To further expand on this great information that is already linked and citable ,I would like to call into question the sentence under citation 16. ""Additionally, the number of liters per minute of gas that can be produced for on-demand consumption through electrolysis is very small in comparison to the liters per minute consumed by an internal combustion engine""
Can anyone name any car that burns a liter a minute? Just one? Any kind, year, make or model. I ask this because I can not think of any single car or truck that burns liters in minutes. The comparison then is irrational in that , the truth is no egnine that gets such aybismal fuel economy.
Regardless of whether the engine was burning refined pretrol , disiel , or propane, or oxyhydrogen. More over if an on demand hydrogen unit can produce liters per minute then how many gallons per hour is that? How hot does it burn and if it burns hotter than petrol or propane does that effect engine proformence? Are their any hybrid combinations utilizing oxyhdrogen? These questions can be answered with a few quick internet searches but said answers are not found on here yet.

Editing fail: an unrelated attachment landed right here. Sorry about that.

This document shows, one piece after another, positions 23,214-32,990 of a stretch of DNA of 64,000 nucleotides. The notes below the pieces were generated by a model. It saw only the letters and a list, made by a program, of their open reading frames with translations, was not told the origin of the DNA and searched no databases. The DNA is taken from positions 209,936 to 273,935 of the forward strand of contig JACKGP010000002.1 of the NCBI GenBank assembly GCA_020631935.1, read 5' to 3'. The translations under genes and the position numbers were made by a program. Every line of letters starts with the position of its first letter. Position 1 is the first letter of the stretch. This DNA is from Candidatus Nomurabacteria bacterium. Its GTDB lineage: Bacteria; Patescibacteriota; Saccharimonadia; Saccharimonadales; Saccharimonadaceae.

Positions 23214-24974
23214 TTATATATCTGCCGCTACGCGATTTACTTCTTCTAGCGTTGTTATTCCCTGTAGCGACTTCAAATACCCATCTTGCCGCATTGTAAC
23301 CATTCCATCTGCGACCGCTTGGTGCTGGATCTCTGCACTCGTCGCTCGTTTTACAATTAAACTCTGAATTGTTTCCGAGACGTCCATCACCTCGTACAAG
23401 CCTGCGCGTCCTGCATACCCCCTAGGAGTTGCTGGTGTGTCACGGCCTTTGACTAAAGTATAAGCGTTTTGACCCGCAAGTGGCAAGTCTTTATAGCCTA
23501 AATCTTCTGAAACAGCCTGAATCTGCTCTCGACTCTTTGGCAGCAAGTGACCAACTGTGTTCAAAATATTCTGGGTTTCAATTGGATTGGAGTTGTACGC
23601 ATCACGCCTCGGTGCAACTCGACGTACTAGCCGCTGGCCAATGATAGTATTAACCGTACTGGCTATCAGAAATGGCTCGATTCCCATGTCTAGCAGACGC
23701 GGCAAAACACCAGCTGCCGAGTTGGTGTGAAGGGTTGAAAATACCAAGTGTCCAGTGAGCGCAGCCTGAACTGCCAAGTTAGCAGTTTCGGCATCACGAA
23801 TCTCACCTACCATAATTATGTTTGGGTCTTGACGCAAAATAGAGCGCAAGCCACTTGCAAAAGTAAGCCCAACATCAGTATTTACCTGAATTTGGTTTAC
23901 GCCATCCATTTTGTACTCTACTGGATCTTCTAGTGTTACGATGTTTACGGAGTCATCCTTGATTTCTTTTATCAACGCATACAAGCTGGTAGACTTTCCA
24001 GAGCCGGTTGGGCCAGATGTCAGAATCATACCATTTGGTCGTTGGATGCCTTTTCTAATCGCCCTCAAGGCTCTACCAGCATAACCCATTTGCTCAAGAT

I believe the article and topic in general would be better served by removing the sentence I brought up and the irrational citation supporting it. It place of the misleading illogic The linked citation offered convays a more honest and enlightening cyclpedic contribution. (talk) 05:10, 13 January 2015 (UTC)
Please review WP:OR. The "liters" in the section to which you refer would be air, not petrol. VQuakr (talk) 06:56, 13 January 2015 (UTC)


This paragraph is worded in a strange way. I am not familiar with the so called "fringe science", so that may be why this is here...but I would say something along the lines of:

"Theoretically, the energy released by the combustion of oxyhydrogen is the same as the energy required to generate it (by electrolysis or any other means).In practical systems however, there will always be some loss of energy in either step, and the combined generation and combustion of oxyhydrogen will have a net loss of energy."

and maybe a link to the article on thermodynamics? — Preceding unsigned comment added by (talk) 18:07, 30 October 2014 (UTC)

  1. ^
  2. ^
  3. ^
  4. ^ ^ Calvert, James B. (2008-04-21). "Hydrogen". University of Denver. Retrieved 2009-04-23. "An air-hydrogen torch flame reaches 2045 °C, while an oxyhydrogen flame reaches 2660 °C.
  5. ^
  6. ^